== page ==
“Like a Girl”


When did doing something “like a girl” become an insult? When I was little, my brothers would tell me I threw “like a girl”. And although I know they were trying to motivate me to throw stronger, faster, and better, at the same time, they were also implying I was not throwing good enough and that I needed to change. So, at an early age, I learned that the words “like a girl” were an insult, something bad, and extremely disempowering. How many times have YOU heard phrases such as: “run like a girl”, “jump like a girl”, “swim like a girl”, or “bike like a girl”? Girls’ plummeting self-esteem and what has been labeled as the “confidence crisis” may just begin to change for the better when we can start using the phrase “like a girl” to mean something amazing and altogether powerful.

Lauren Greenfield, an award-winning American artist and documentary photographer and filmmaker, has teamed up with the company Always to start a movement to empower girls to know that “like a girl” can mean strength and confidence and something good! Together, Greenfield and Always intend to shed light on how these simple words, when spoken in a positive way, can have a long-lasting and significant impact on girls and women alike. Greenfield says, “This project is a fantastic and vital opportunity to empower girls (and educate our audience) to always align the expression #LIKEAGIRL with the meaning of strength, confidence, and empowerment.”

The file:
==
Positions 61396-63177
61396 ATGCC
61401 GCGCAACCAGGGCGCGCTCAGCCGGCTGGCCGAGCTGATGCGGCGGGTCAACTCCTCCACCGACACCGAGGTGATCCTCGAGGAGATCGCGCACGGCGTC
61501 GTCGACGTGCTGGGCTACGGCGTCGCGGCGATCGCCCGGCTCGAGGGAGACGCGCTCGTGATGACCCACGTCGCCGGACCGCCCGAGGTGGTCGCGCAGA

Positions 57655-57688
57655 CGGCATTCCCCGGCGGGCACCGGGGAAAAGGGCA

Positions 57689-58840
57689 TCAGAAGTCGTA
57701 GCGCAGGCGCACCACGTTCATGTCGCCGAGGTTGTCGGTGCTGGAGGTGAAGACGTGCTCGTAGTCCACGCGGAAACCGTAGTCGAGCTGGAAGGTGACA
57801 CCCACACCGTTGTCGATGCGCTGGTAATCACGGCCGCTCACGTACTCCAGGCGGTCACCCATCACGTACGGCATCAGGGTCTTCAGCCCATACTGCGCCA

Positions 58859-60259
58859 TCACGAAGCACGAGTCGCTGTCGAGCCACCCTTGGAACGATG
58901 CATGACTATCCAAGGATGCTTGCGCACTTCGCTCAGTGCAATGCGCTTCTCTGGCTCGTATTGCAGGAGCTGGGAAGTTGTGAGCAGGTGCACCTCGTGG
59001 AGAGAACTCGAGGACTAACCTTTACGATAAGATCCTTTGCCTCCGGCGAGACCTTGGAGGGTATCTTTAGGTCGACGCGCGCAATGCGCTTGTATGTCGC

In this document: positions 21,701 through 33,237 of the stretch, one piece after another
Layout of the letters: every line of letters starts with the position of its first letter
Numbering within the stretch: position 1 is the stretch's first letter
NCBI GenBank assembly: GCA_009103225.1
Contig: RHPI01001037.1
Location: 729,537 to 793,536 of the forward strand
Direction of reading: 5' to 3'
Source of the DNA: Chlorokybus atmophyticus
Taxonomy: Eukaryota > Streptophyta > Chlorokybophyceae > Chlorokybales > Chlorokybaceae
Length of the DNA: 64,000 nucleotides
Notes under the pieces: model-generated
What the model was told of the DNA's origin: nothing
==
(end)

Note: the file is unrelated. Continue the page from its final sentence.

I am proud and privileged to run, bike, swim, talk, dance, sing, listen, care, love, and laugh “like a girl”. And, to champion young girls’ confidence and sense of self worth, we need to let them know they are beautiful, wonderful, and unique just as they are, and precisely because they are “like a girl”.

For more information on the #likeagirl movement, go to